‘The Rhinegold Curse’ is definitely not the “usual” type of album that I find myself sitting down to review, so much so that this piece is as much about explaining a little about the rich history on which the music is based, as the album itself.
‘The Rhinegold Curse’, or to give it its full title of ‘The Rhinegold Curse; A Germanic Saga of Greed and Revenge from the Medieval Icelandic Edda’, is a well-told story, most recently – and famously – in its incarceration as the Ring Cycle by Richard Wagner. However, its origins are far more ancient then Wagner, in fact, most of the stories can be traced back in one way or another to the 4th century. While these poems were not really collated into any know work until the 13th century, over the years the bards and performers managed to keep their pieces pretty much intact.
The goal of Sequentia, a well-respected ensemble who perform such medieval music, is to create a realistic environment by reciting the poems with the aid of period musical instruments and in authentic styles. They are comprised of Benjamin Bagby (voice and director), Agnethe Christensen (the voice of Brynhildur and drum), Lena Susanne Norin (the voice of Guрrъn), Elizabeth Gaver (fiddle) and Norbert Rodenkirchen (flutes and lyre). Admittedly it is beyond my current knowledge base to comment on how well they succeeded in this particular goal, but I can tell you that the environment they created is certainly something that is best experienced before making one’s own judgments.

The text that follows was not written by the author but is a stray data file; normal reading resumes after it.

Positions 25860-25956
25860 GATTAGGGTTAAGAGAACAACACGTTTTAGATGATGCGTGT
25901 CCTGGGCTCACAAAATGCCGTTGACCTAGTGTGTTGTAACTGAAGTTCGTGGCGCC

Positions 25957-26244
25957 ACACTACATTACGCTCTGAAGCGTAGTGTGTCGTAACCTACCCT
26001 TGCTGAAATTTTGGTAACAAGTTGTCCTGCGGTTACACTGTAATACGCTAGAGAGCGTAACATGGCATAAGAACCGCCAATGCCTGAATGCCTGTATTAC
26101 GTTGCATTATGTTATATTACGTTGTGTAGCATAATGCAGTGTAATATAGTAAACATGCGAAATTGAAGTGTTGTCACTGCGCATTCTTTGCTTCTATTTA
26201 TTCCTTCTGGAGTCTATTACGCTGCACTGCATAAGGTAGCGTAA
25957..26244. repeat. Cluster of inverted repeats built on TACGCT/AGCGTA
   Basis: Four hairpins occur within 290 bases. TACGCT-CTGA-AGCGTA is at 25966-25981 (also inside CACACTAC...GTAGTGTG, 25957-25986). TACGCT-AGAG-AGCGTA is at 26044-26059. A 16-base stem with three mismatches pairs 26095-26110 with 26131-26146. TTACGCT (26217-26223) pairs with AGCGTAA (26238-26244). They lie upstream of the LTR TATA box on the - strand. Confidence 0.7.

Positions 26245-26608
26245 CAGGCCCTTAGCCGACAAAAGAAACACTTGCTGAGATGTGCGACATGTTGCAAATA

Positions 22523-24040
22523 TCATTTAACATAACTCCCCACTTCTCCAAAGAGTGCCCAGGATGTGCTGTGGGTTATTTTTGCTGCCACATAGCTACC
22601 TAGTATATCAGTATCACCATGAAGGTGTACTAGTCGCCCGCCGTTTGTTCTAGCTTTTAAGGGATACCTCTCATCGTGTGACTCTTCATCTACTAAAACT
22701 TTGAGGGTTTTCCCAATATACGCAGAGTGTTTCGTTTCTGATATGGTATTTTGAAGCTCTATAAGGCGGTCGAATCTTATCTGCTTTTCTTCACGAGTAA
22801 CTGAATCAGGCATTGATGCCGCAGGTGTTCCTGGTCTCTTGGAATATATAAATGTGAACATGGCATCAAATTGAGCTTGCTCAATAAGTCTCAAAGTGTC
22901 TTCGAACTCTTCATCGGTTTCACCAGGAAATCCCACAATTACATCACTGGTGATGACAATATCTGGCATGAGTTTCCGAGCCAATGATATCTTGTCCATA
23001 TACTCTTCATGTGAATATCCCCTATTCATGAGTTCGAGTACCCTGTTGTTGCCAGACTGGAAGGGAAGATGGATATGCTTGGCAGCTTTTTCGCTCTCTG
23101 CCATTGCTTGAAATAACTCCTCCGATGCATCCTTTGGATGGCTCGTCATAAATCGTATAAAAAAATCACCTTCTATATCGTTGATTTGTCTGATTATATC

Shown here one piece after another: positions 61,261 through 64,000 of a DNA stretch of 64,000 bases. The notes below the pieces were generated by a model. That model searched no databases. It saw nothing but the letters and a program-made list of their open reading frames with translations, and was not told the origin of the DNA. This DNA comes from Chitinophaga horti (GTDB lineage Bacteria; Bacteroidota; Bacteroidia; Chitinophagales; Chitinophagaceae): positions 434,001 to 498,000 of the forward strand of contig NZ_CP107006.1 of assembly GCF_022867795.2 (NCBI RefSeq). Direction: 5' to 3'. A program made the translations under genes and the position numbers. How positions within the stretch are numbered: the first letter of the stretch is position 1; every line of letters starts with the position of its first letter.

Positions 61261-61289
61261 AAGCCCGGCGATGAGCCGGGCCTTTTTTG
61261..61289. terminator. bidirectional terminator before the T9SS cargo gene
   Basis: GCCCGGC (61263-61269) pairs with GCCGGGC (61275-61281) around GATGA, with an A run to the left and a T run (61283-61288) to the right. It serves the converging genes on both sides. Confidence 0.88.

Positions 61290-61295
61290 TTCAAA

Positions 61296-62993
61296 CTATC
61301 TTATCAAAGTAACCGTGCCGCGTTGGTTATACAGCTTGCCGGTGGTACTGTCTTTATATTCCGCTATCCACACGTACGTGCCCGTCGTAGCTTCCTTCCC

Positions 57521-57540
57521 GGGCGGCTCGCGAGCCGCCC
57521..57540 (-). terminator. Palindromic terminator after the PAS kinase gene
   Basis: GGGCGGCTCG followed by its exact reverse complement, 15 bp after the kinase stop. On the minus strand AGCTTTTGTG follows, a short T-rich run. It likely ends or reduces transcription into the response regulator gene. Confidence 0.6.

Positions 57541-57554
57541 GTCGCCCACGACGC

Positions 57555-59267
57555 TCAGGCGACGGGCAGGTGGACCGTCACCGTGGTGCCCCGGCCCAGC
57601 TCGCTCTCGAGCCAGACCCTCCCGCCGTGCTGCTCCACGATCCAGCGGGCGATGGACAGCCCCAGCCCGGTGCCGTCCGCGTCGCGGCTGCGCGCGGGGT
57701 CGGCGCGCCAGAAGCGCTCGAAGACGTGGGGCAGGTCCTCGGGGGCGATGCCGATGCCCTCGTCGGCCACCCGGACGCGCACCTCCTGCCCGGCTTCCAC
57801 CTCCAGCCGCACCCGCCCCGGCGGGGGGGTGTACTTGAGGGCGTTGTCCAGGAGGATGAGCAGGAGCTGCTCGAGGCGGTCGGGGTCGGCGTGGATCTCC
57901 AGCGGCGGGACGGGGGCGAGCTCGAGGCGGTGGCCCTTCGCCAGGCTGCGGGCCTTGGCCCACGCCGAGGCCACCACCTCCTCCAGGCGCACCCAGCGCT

Based upon the brief historical perspective of the preceding paragraphs, it may not come as much of a surprise when I begin by saying this particular set of discs from Marc Aurel Edition – a co-production with Deutschland Radio and Westdeutscher Rundfunk Kцln – is not for everyone. The ‘music’, although haunting at times, also borders on grueling, in fact for many the performance will be on a par with someone repeatedly running their nails down a chalkboard. Yet, through it all, the poems somehow manage to get the point across, such is the strength of the performance as I really don’t have much of a grasp of ancient European languages. The peaks and valleys of sound, both from the vocal rendition of the poems and the accompanying musicians seem to tell not only of the content, but also paints a picture of the ancient times in which these poems were written and first performed.